The Register-Herald, Beckley, West Virginia

Money

July 6, 2014

Roadside market thriving seasonally in Daniels

The fruit and vegetable stand is one of the last bastions of free enterprise, one of the last true family businesses left that has not been swallowed up by corporations and conglomerates.

And whether you’re craving a sweet and juicy peach, cantaloupe or watermelon or filling your basket for an entire week’s worth of cooking, there’s nothing more tempting on a hot summer day than a roadside market, packed to the hilt with a variety of fresh fruits and vegetables.

In fact, with fresh garden produce becoming more popular among a majority of Americans, small roadside fruit and vegetable stands are busy carving out their own market share, bumping and edging one another out for prime locations.

Just ask Earl Long, owner of Daniels Farmers Market at 2017 Ritter Drive on U.S. 19-21 near Green River Nursery in Daniels. His stand is open seasonally June through October at his new location in front of his family’s 12-acre home place.

“Early on in the summer season, until the local crops are ready for harvest here in southern West Virginia, I make one or two trips south each day to the Southwestern Farmers Market in Hillsville, Va.,’’ Long explained. “I truck the produce back to my stand until about the middle of July, when local farmers’ crops start coming in.’’

Formerly, Long’s produce market was located at Beaver Elementary School. This year the Shady Spring native moved closer to his home, and he’s already started to expand his business, building onto his shaded frame roadside structure where the businessman offers corn, half-runners, sweet Vidalia onions, cucumbers, tomatoes, white potatoes, peaches, cantaloupes, watermelons, transparent apples, strawberries and more.

Long deals mainly with local farmers, however, during late summer and early fall.

“We especially want to help the young farmers,’’ Long said. “We’re interested in helping youngsters who are growing crops as school FFA projects or with the help of USDA support, those who need help in getting their produce to market. We get a lot of fruits and vegetables from students at Liberty High School. We buy everything we can when the crops are harvested during early fall.’’

He added, ‘’If students only bring in a single basket of tomatoes, strawberries, blackberries or peaches, just to make a few extra bucks, we’ll buy them.’’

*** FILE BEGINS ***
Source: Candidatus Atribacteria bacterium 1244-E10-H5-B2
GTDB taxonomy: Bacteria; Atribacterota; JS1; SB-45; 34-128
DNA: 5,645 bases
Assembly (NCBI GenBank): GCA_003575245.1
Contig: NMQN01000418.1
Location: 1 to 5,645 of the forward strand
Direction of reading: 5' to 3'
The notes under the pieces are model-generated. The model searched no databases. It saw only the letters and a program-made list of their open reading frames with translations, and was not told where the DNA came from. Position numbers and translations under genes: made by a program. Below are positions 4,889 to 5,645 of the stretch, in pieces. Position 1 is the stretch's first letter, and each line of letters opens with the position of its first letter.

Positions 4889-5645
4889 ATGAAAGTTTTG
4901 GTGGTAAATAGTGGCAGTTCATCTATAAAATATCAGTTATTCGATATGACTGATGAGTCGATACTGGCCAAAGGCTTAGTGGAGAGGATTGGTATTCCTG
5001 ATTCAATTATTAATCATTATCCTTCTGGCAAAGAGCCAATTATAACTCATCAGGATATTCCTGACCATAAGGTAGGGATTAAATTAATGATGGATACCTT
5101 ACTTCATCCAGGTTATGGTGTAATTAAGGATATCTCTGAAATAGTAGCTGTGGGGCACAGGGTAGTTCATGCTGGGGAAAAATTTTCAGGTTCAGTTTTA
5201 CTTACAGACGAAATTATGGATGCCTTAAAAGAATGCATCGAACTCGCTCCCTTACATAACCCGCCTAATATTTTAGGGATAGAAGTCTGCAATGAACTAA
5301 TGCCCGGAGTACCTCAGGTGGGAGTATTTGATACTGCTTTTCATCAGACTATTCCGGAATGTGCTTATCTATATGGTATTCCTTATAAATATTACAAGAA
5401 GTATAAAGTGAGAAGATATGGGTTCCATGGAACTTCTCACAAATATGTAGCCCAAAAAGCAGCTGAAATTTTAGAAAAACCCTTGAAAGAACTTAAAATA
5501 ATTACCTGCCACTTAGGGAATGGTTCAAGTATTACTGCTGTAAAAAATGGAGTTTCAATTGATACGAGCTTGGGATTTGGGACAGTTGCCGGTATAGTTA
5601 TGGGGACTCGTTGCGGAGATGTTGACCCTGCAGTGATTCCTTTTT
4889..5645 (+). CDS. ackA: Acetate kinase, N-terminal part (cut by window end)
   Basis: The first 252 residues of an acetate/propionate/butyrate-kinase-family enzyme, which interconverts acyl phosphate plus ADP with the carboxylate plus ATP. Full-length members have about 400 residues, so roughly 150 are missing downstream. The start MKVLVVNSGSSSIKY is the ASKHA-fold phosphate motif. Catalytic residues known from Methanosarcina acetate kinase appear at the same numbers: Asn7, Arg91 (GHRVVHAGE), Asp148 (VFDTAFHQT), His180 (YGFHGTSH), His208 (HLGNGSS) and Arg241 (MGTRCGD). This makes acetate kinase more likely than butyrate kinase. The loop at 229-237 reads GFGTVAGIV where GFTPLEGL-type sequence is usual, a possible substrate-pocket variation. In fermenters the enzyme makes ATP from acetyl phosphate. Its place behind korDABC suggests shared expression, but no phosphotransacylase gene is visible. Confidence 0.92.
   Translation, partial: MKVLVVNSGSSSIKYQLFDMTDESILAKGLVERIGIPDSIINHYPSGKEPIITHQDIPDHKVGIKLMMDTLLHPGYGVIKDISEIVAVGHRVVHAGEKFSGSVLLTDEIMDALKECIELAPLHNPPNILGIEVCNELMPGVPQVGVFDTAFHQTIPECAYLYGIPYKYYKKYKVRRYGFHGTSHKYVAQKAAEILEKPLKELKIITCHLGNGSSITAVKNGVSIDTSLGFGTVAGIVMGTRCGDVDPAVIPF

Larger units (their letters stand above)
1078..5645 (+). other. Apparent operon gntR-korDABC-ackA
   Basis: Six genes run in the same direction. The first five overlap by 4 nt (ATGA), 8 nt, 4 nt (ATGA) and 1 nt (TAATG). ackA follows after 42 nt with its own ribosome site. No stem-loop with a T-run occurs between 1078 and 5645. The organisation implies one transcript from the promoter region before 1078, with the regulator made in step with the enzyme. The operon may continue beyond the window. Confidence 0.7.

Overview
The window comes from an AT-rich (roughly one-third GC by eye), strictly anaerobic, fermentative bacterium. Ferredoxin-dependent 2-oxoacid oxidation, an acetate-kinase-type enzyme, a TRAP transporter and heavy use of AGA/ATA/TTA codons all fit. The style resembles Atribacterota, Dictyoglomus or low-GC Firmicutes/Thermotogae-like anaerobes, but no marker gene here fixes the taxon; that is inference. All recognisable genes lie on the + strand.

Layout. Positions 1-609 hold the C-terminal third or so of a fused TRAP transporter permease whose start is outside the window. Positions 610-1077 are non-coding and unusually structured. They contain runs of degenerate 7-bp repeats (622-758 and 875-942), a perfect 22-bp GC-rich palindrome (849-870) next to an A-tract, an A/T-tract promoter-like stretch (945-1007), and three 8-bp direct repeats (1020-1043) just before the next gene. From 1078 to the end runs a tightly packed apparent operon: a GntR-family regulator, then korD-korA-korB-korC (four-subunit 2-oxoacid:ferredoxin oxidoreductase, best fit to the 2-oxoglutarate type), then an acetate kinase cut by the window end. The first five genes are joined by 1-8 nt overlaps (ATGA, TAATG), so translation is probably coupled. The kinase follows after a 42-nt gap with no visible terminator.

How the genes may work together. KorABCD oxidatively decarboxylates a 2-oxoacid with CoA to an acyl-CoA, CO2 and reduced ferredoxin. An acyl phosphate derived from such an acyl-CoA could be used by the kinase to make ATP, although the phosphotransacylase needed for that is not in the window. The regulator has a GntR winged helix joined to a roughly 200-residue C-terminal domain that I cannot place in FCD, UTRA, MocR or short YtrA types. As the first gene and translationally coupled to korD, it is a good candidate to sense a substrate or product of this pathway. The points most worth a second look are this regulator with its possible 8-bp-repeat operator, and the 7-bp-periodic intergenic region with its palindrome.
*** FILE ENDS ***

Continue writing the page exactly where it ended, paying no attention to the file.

Long said that eventually he would like to create a business that stays open year round.

The entrepreneur rises early, around 3 a.m., and heads south in his truck. His stand opens at 8 a.m. and closes at 6 p.m., seven days a week. The job keeps him busy.

“We’re getting ready to expand, and maybe hire a couple more people,’’ he said.

The secret, meanwhile, to operating a successful fruit and vegetable stand is selling quality products.

“We plan on keeping it that way,’’ Long said. “We don’t cut corners when it comes to our produce. We’re honest with people. If something is wrong, we’ll make it right.’’

He noted that harvest times already are working their way north.

“We’ll soon be getting most of our stuff locally. We have a good supplier of corn. He checks in a couple of times each week to let me know how the crops are going. Soon we’ll be able to offer fresh eggs, honey, West Virginia apples and peaches, homemade soap and lotions.

“We’re also trying to buy as close to organic as possible, and we encourage our customers to save the seeds of our heirloom tomatoes and plant them next year. I have about 175 tomato plants growing behind my house up on the hill.’’

Long added, “When you buy locally, you help local people. The most rewarding part of this business is seeing the smiles on the customers’ faces when they come by to buy our produce. Making people happy is well worth the effort.’’

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